Vet Reviewed

By The Farmer's Dog | June 26, 2023

Looking at your puppy’s disproportionately large paws, you likely suspect that they’ll someday be much larger than they are right now. But how much bigger? And when will they be done growing?

Puppies mature at different rates

When your dog will finish growing depends in part on how big they’ll eventually get. Tiny dogs—those who will be ten pounds or less when they’re adults—can reach their maximum size in as little as nine months, and certainly by one year old. Giant-breed dogs who are expected to reach 100 pounds or more, on the other hand, could take as long as two years. Other dogs fall in between. 

If you know your puppy’s breed or family history, you may be able to more reliably guess when they’ll be fully grown. If you’ve adopted a mixed-breed dog and aren’t sure who their parents are, the task may be a bit trickier. But a knowledgeable veterinarian may still be able to point you in the right direction based on how they look at their current age.

Talk to your vet about when you can expect your pup to reach their full size, as that knowledge can impact how you feed and exercise them.

Go easy on a puppy’s exercise until their growth plates close

Dogs will keep growing until their growth plates—soft areas in the long bones of their limbs—close and become solid bone. Until then, the bones will keep getting longer. It’s dangerous to fully exercise your dog before then. Growing puppies shouldn’t undergo prolonged exercise, because it could damage their growth plates and cause them joint problems later in life.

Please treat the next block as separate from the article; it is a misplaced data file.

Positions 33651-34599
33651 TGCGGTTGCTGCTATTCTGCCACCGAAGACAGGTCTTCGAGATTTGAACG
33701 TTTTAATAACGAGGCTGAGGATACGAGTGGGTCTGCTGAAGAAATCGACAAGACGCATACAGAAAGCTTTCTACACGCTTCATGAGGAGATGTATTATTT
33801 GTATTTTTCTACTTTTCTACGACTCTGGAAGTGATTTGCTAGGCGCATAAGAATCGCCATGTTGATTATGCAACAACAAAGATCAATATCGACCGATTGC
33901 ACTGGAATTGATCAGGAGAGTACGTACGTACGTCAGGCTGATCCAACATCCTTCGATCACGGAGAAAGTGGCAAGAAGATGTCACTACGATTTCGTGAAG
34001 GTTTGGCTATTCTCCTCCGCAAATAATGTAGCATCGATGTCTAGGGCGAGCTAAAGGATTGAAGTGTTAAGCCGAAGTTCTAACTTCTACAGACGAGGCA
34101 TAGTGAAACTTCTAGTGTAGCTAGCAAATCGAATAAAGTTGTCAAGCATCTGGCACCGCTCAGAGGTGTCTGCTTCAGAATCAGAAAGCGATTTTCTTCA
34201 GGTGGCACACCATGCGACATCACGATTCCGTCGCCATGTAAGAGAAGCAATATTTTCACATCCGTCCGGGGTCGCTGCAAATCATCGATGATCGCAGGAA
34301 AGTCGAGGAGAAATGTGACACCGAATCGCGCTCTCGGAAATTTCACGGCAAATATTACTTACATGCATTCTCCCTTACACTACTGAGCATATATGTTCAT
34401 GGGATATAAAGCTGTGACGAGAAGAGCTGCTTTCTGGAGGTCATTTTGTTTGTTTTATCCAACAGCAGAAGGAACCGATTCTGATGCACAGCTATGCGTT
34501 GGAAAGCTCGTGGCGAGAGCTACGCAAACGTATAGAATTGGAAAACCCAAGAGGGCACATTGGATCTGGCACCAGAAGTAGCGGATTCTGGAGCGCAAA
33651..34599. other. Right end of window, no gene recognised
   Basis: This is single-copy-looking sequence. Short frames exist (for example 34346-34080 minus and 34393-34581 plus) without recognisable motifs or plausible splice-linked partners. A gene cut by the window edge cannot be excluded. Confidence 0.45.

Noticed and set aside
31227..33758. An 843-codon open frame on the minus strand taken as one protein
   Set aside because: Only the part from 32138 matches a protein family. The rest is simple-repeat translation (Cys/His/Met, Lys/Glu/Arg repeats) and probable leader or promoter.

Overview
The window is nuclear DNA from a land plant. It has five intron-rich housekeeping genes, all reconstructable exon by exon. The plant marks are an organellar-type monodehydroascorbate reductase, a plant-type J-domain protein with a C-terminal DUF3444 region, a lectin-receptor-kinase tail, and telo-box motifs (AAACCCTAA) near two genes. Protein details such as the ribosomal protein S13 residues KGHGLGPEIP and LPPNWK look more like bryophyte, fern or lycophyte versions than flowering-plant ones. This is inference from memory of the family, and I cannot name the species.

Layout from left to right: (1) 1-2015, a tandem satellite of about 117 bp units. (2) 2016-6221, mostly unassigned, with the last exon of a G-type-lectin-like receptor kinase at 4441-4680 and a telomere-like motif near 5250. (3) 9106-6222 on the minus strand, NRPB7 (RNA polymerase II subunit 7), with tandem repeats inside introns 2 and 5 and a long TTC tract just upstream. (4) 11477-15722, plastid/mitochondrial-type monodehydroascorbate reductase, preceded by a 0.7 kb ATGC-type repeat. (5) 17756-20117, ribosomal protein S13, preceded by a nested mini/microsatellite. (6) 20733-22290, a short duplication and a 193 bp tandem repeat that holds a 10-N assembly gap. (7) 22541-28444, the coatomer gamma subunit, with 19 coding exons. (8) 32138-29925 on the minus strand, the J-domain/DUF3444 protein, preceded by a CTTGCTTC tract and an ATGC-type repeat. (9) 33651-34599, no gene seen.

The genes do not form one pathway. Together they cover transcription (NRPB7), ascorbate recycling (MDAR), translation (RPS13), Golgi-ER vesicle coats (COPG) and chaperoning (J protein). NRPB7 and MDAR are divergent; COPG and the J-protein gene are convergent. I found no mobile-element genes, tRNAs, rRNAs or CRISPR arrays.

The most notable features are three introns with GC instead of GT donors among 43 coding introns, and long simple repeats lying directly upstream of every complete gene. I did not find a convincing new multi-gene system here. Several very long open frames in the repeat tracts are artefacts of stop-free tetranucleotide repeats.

Puppies are very energetic, and you’ll have to regulate the amount of exercise you give yours—they are unlikely to know when to say when. Every dog is different—but a guideline you’ll often hear from vets is to give a puppy only up to five minutes of exercise, twice a day, for every month of their age, until they reach full size. Talk to your vet about what’s best for your specific dog, as this can vary by breed, size, and health.

Talk to your vet about the best time to spay or neuter a puppy

The timing of a planned spay or neuter surgery depends on many factors, but as a general rule more vets will advise waiting longer to do so in larger breeds, who take more time to reach full size. Your best bet here is to consult with your veterinary healthcare team and figure out what will work for your dog.

Feed your dog right so that they can grow up healthy

Growing puppies need complete, balanced food that’s appropriate for their life stage. We are, of course, partial to our own fresh, gently cooked recipes, which provide the right proportions of vitamins, minerals, and healthy fats puppies require to grow into healthy adult dogs—all minimally processed to encourage maximum digestibility.  We also pre-portion our food so that you can feed your puppy exactly the right amount, adjusting the plan as they grow.


This article was vetted by a vet.
Reviewed by Alex Schechter, DVM, founding veterinarian at Burrwood Veterinary.